DIY Turning Cheap Workbooks into Reusable Activities
Although I don’t usually recommend using workbooks like this to teach. They can be a great added resource for children to use during their play. I never make my children sit down and practice letters, shapes, math etc. However, these $1 workbooks are great to have on hand for your child to explore as they wish. They would also be a fun element to add into a school themed dramatic play set up. After creating these we went on a 7 hour road trip and back and they were the perfect addition to the car activities we brought along!
We found these Learning Resources workbooks in the dollar section at Target. We find similar workbooks often in other stores as well. These ones were bound together with string. I simply cut the string and undid the binding. Then I used scissors to cut the pages. We create enough activities (and laminating a couple of these books) to make this $20 laminator from amazon the best purchase! We also bought this 100 pack of laminating sheets for under $12. Another way you could do it is by simply sliding them into sheet protectors and putting them in a binder. I decided to go this route because I liked the fact that I could have three separate books for multiple children to write on. If I were still teaching preschool I may not even bind the books so that the separate sheets could be used by many children at the same time.
After laminating them I was deciding between three hole punching them and sliding them into a binder, or getting them bound at FedEx. I decided to get them bound and it ended up costing around $4.99 per book. I am happy we ended up getting them bound because it makes it easy for the books to lay flat. It is also nice that my girls were able to fold the books back so that the books could easily fit on their laps in the car. With laminating them at home, with the laminating sheets I listed above, it cost me approximately $6.11 per book after binding. This is a great deal for a reusable book!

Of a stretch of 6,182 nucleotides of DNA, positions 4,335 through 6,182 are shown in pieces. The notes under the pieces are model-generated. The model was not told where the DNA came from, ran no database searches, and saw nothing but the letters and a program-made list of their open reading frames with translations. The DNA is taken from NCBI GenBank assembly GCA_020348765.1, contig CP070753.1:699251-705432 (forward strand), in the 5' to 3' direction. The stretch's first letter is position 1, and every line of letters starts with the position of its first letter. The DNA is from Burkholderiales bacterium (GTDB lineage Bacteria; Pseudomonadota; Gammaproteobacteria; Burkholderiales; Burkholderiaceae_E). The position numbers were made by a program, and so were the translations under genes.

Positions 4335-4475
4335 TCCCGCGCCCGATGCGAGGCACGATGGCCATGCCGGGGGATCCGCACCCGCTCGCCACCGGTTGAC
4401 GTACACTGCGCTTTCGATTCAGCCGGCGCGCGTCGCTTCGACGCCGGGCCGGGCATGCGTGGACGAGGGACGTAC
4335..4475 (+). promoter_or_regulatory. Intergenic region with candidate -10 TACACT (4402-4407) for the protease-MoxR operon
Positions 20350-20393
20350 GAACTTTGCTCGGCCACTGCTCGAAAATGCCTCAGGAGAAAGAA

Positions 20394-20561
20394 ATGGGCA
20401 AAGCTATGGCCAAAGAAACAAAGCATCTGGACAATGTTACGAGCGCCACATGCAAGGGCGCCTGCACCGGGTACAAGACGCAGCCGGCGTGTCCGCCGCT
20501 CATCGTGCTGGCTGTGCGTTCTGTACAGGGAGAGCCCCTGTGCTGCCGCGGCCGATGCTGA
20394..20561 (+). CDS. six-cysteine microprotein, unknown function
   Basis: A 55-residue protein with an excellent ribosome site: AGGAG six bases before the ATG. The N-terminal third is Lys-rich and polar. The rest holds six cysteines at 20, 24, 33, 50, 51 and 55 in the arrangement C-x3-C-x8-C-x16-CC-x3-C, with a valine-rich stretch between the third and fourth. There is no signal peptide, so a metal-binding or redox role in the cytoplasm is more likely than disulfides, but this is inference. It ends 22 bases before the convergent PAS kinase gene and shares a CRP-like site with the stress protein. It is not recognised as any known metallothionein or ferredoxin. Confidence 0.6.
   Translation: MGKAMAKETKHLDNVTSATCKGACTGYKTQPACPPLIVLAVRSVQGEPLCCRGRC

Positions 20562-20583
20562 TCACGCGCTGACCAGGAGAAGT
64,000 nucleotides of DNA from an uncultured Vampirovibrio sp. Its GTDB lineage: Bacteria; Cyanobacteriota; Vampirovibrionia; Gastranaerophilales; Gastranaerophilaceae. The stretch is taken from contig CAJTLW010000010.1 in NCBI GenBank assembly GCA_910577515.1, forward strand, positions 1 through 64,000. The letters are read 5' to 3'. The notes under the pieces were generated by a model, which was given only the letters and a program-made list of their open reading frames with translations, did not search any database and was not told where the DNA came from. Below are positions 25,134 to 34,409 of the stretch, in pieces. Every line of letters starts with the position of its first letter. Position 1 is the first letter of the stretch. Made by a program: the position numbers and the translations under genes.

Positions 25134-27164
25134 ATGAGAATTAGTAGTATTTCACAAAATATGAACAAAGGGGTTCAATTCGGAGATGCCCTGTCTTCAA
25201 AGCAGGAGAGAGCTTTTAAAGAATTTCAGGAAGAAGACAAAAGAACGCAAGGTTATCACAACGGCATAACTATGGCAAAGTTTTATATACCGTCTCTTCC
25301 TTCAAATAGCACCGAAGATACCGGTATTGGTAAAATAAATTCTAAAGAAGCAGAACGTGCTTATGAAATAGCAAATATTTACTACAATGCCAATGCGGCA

NOTE: when laminating the pages make sure that they are as far over to the edge not being bound as possible. I did this with all of the pages, but I thought the covers I wanted to be centered so I didn’t on those pages which ended being a mistake because the binding went over top of where the pages were, letting in air which resulted in some bubbling on the cover pages.
I mentioned above that we don’t sit down and practice letters this way. Forcing children to get the tip of the “A” to the very top and the horizontal line right in the middle can diminish interest, self confidence and create resentment. Again, these workbooks are an added resource. My four year old knows how to write all of her letters simply from learning through play, seeing them around her, and trying to imitate what she sees in books and on labels. Some additional letter activities your little one might like are the foil letters activity, throwing letters from a letter puzzle in a sensory bin and adding letter cookie dough cutters to play dough. Writing the letters will come as they explore with letters and enhance their fine motor skills.